Is It Time Yet?: An Evening Discussing Section 230 with Professor T. Barton Carter

“Professor Carter spoke about how anonymity on the internet creates problems in situations where something defamatory or offensive is posted.”

The February session of the Communication Research Colloquium series was held on February 22 at the BU College of Communication. It featured Professor T. Barton Carter who discussed whether the time has come to revise Section 230 of the Communication Decency Act.

Professor T. Barton Carter, according to his College of Communication profile, is also an attorney, with a focus in both communication law and new communication technologies.

The event consisted of an hour-long speech, which involved simplified information regarding the complex topic, explanation of a variety of cases, and good humor.

Professor Carter provided the audience with a plethora of information regarding Section 230, which was included by Congress in the Communications Decency Act to find a middle ground between exercising complete editorial control on websites and no editorial control at all. He also explained cases such as New York Times Co. v. Sullivan, and the Pentagon Papers case (New York Times v. United States).

As a speaker, Professor Carter had the undivided attention of his audience. He spoke about diverse topics, including: the troubles courts and legislature have while dealing with new technology, how internet is progressing at a higher pace than the law itself, Section 230 and its effect on the defamation law, constitutional privilege and liability, editorial control in communication, and the Communications Decency Act (and its interaction with the overtime development in internet services).

He discussed how courts and legislatures often have trouble dealing with new communication technology. While providing the reasons for this, he explained that technology moves at a faster rate than law and that those responsible for changing the law do not have the understanding of latest technology. This results in law falling further behind.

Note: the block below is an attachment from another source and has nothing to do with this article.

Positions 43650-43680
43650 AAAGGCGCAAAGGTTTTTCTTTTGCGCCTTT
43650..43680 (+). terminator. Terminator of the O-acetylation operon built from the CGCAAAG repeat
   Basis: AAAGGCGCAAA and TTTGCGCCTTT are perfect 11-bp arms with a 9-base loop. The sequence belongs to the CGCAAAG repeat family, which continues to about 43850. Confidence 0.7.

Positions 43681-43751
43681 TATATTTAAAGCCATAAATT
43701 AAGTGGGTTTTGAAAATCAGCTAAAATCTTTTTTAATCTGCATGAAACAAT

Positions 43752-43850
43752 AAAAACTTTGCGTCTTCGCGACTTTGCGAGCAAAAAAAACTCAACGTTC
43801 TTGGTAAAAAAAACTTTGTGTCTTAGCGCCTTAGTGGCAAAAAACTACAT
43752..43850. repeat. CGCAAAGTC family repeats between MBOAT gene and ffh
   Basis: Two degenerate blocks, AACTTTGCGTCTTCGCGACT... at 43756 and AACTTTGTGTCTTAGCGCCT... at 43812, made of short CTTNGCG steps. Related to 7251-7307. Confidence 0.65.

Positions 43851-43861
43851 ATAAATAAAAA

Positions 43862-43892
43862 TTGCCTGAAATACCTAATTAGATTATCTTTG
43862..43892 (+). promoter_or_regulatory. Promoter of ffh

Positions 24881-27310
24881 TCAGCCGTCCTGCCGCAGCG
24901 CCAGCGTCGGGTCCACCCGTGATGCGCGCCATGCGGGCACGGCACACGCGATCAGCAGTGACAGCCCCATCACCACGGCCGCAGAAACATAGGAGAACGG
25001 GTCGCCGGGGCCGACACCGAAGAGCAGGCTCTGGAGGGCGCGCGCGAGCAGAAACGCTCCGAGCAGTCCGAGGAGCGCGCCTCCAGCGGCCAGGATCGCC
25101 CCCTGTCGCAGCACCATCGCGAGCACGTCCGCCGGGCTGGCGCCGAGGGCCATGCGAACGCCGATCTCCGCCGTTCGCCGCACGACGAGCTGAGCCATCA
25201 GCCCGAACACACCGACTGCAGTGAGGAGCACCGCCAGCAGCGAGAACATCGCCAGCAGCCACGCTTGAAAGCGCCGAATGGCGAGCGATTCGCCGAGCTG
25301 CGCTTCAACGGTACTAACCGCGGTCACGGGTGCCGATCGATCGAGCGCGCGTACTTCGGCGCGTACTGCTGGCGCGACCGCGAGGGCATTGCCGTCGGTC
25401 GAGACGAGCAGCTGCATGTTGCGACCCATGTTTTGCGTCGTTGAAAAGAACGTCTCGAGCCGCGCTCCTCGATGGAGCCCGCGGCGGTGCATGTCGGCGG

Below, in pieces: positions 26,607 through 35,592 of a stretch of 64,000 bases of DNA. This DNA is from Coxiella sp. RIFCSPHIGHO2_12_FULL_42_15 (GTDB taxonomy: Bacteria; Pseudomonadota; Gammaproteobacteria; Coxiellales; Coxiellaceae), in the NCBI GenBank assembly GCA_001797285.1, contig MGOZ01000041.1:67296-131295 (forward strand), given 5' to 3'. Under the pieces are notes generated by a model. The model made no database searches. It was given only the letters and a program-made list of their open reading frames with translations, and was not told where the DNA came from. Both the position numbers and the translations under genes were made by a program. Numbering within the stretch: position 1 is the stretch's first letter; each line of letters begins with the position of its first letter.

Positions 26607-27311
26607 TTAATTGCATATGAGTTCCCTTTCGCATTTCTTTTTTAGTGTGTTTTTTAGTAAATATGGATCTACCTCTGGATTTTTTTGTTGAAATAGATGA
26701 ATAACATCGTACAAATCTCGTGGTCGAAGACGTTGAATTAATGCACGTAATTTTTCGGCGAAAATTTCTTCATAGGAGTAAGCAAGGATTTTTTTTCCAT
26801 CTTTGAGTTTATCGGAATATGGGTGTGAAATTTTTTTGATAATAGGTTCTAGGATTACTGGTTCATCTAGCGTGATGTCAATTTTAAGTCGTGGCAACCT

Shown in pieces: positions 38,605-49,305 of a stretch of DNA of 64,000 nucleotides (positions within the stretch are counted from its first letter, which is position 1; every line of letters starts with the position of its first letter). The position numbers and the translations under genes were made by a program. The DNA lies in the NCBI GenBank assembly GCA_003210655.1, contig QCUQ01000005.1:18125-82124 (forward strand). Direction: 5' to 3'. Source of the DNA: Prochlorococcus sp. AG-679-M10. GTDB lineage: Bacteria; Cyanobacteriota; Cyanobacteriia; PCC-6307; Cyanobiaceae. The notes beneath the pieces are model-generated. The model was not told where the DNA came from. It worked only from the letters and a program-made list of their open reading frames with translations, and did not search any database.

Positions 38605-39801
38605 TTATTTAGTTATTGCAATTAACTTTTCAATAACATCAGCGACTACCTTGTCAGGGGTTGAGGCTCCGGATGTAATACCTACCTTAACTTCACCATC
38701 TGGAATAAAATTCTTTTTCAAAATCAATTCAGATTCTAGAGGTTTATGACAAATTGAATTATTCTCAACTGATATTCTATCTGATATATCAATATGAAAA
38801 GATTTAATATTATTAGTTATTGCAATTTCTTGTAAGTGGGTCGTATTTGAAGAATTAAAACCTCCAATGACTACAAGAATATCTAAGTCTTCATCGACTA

The Colloquium was organized by the Communication Research Center and was very well received. Its audience consisted of more than 60 individuals who occupied the entire venue. Although the event was dominated by student participants, it still had a considerable number of professors, researchers, and other faculty members who engaged in it.

“The talk was very informational,” Brianna Holcomb, a graduate student in the Mass Communication (MS) program, shared. “He does a very good job of explaining by giving a lot of examples of cases that apply to not just (the field of) journalism, public relations or mass communication. He encompasses all of that and shows us why it is important to us.”

A conference loaded with information, there was something in it for everyone.

“For me, the most interesting part was how internet law and the fact that internet is international comes into play,” Lara Agha, a Mass Communication student, said. “The example given by Professor for spam mail was really cool.”

Professor Carter had explained this concept with the help of spam mail as an example. He spoke about how U.S has a law that limits spam mail, but everybody still receives it because it could be sent from any place that falls outside of the country’s jurisdiction.

Professor Carter spoke about how anonymity on the internet creates problems in situations where something defamatory or offensive is posted. The user gets protected because of the anonymity factor and, in turn, gets free range to post anything.

“I was really interested by what he said about anonymity and limiting it as a solution to the problems brought about by Section 230,” Daniel Novak, a Mass Communication graduate student, said. “You are not really going to get a one-size-fits-all answer, but anonymity is a place to start. It is a tricky subject.”

The talk served as a novel experience, even to students who are taking Professor Carter’s course this semester.

“We discussed Section 230 in class, and I thought it was interesting because it is an ever-changing subject,” Bianca Chaer, a BU COM graduate student, said. “It is really difficult to stay on top of it. The talk gave me a different perspective than the one we had in class.”

Toward the end of the conference, Professor Carter urged the audience to pose any queries it had. The audience took advantage of this opportunity and actively participated in the Q & A session.

Participants asked him questions such as whether there is a possibility of an actual revision to Section 230 and his opinion about social media libel cases. His knowledge of this topic shone when he answered these questions succinctly and with examples.

The Colloquium was a success in terms of participation rate, reception by the audience, and Professor Carter’s adept delivery of the speech–which was not only insightful but also gave the audience a differential analysis on the matter.

The Communication Research Center will be conducting a March edition of the Colloquium series. Those interested can get further information here:



Prachi Kabir, Staff Writer

Prachi is a Communication Studies graduate student from India who believes good research is more exhilarating than a good read. Needless to say, she is an avid reader, wannabe wine aficionado, professional daydreamer and hopeful to make a career in PR. Apart from reading, she loves sleeping and eating in no particular order.

Comments are closed.